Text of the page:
Graphic with 3 rows of rectangles in gradient shades of pink, purple and orange, with Workshop on the middle row in gradient shades of pink and purple

Workshop: A Journey in Rainbow Moccasins with Teddy Syrette

This workshop is facilitated by a 2-Spirit storyteller who engages participants to have small and large group discussions about the intersectional beauty and barriers of 2-Spirit/queer-trans Indigenous people.

This event is $5 or FREE with a Naked Heart Festival Pass. No one will be turned away for lack of funds. There are also subsidized and free Festival Passes available.

More about Teddy:
Teddy is a 2-Spirit Anishnabek queer, gender fluid storyteller and queer-trans/Indigenous rights activist from Rankin Reserve of Batchewana First Nation. They currently love and live in Toronto.

Canada Council for the Arts Info Session

A close up photograph of a green leaf with pale green veins, with a teal blue box overlaid, containing the Canada Council for the Arts logo and the words Canada Council Info Session / Séance d'info du Conseil des arts

Calling all artists working in the Toronto, Ontario area: join us at the AGO – Art Gallery of Ontario on November 13 for an information session about the Canada Council for the Arts and the Toronto Arts Council’s funding programs. This session is designed to provide an overview on grants available to artists working across artistic fields of practice.

Presented in partnership with the Toronto Arts Council.

For more information and to RSVP, please contact Laura Beks, Program Assistant, at: laura.beks@canadacouncil.ca.

More information on Facebook

Textile Map-Making Workshops

A pair of hands working with a piece of textile work. The fabric is black with red rounded patches and a piece of green fabric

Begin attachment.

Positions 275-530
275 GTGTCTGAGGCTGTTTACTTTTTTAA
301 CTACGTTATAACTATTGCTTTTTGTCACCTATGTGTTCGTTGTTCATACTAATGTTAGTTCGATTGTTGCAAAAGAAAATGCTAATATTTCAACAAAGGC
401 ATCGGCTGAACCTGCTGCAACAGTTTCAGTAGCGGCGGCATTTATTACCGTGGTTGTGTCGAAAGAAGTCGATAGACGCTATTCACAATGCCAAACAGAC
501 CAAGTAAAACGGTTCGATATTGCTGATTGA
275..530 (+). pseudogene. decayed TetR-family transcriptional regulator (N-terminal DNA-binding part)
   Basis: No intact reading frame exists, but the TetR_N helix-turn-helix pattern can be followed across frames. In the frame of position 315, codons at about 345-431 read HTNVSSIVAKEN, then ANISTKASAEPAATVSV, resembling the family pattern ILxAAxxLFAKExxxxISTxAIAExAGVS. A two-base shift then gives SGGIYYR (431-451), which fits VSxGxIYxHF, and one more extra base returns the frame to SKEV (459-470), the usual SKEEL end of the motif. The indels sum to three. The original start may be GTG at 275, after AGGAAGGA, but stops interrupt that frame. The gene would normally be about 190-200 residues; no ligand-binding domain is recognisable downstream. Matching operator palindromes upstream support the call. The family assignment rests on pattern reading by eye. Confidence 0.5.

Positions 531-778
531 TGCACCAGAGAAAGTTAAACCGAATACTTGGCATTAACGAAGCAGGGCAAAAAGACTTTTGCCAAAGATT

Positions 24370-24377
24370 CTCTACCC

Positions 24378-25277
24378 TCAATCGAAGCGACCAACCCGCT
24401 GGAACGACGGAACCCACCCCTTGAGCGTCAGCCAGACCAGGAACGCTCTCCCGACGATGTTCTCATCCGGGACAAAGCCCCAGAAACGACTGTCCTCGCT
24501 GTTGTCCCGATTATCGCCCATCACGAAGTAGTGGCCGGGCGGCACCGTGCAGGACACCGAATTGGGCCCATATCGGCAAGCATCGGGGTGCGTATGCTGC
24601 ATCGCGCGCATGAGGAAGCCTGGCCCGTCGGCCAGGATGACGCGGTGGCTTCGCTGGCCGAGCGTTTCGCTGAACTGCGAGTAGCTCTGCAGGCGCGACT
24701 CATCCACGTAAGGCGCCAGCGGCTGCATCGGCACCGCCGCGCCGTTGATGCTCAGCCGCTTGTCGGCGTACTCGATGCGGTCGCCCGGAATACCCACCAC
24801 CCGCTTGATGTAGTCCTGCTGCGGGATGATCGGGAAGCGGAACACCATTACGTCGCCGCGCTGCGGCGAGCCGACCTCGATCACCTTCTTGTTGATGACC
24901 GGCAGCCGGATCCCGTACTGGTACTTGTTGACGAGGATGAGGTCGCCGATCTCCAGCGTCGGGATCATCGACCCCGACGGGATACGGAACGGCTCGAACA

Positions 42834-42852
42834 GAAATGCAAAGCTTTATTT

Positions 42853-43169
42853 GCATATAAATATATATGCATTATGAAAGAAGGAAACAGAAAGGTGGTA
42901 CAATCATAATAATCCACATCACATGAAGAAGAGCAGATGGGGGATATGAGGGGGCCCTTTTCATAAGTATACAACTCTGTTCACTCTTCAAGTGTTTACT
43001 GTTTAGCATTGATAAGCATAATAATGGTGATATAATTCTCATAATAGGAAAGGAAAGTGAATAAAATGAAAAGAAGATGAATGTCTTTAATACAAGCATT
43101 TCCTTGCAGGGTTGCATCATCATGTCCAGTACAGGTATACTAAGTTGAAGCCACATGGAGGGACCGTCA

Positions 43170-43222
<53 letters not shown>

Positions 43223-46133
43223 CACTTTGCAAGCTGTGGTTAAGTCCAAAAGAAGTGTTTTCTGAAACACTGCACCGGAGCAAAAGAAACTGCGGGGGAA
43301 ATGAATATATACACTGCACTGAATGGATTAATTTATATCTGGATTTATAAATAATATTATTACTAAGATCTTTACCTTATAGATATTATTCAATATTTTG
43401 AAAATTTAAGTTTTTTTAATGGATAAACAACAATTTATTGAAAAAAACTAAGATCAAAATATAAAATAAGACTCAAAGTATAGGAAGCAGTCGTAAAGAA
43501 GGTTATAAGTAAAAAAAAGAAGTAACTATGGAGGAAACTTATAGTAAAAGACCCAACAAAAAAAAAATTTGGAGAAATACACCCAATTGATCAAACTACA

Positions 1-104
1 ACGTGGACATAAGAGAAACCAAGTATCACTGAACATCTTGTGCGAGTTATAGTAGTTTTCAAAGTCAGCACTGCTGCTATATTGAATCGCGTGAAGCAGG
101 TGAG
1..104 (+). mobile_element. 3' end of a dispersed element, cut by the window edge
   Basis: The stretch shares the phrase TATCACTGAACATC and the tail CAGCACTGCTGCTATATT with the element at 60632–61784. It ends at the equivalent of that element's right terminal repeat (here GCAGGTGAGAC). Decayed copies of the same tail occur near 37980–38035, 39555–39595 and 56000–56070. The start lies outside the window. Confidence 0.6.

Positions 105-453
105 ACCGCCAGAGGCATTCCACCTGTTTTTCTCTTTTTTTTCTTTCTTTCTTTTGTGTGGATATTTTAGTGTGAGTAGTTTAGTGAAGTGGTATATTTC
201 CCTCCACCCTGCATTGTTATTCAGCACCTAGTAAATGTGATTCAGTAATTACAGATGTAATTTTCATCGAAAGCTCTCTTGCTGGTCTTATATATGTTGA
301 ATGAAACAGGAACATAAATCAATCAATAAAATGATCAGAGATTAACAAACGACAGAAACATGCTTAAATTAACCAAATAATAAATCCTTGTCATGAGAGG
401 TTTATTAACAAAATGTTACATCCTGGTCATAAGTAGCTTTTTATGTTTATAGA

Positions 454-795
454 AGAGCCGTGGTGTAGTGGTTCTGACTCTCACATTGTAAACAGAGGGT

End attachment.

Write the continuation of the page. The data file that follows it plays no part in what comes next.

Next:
Throughout the 2018-2019 season, artist Kay Noele will be offering textile map-making workshops developed in dialogue with the MAI’s visual arts exhibitions. As part of these workshops, participants will be invited to create a map-tapestry using different techniques such as sewing, knitting, and embroidery. Working together, they will learn new skills, share stories, and gain a richer perspective of the issues addressed in the exhibitions.

Contact Pablo Rodriguez, (514) 982-1812, ext. 225 for more details.

More information on the MAI website

Access and the Arts

Kichener-Waterloo Art Gallery logo: black text with a short black bar on the left of the text

A presentation and discussion led by artist Aislinn Thomas about access in art spaces.

So often we use the word “accessible” as a shorthand for wheelchair accessibility, which doesn’t affirm the variety of barriers people with disabilities (and those without named disabilities) face. What can we do as artists, institutions, and community members to be truly and radically inclusive? What accessibility features do we need in order to participate in public life?

Led by local artist, Aislinn Thomas, this presentation seeks to broaden the definition of accessibility, make the case for a relational approach to access, and speak to the imaginative potential available to those who wish to fold points of access into their work and spaces. It will include ample time for discussion and sharing.

Free admission.

This workshop is part of the Flourishing project at Tangled Arts + Disability.

More information about Access and the Arts at KWAG
Access and the Arts on Facebook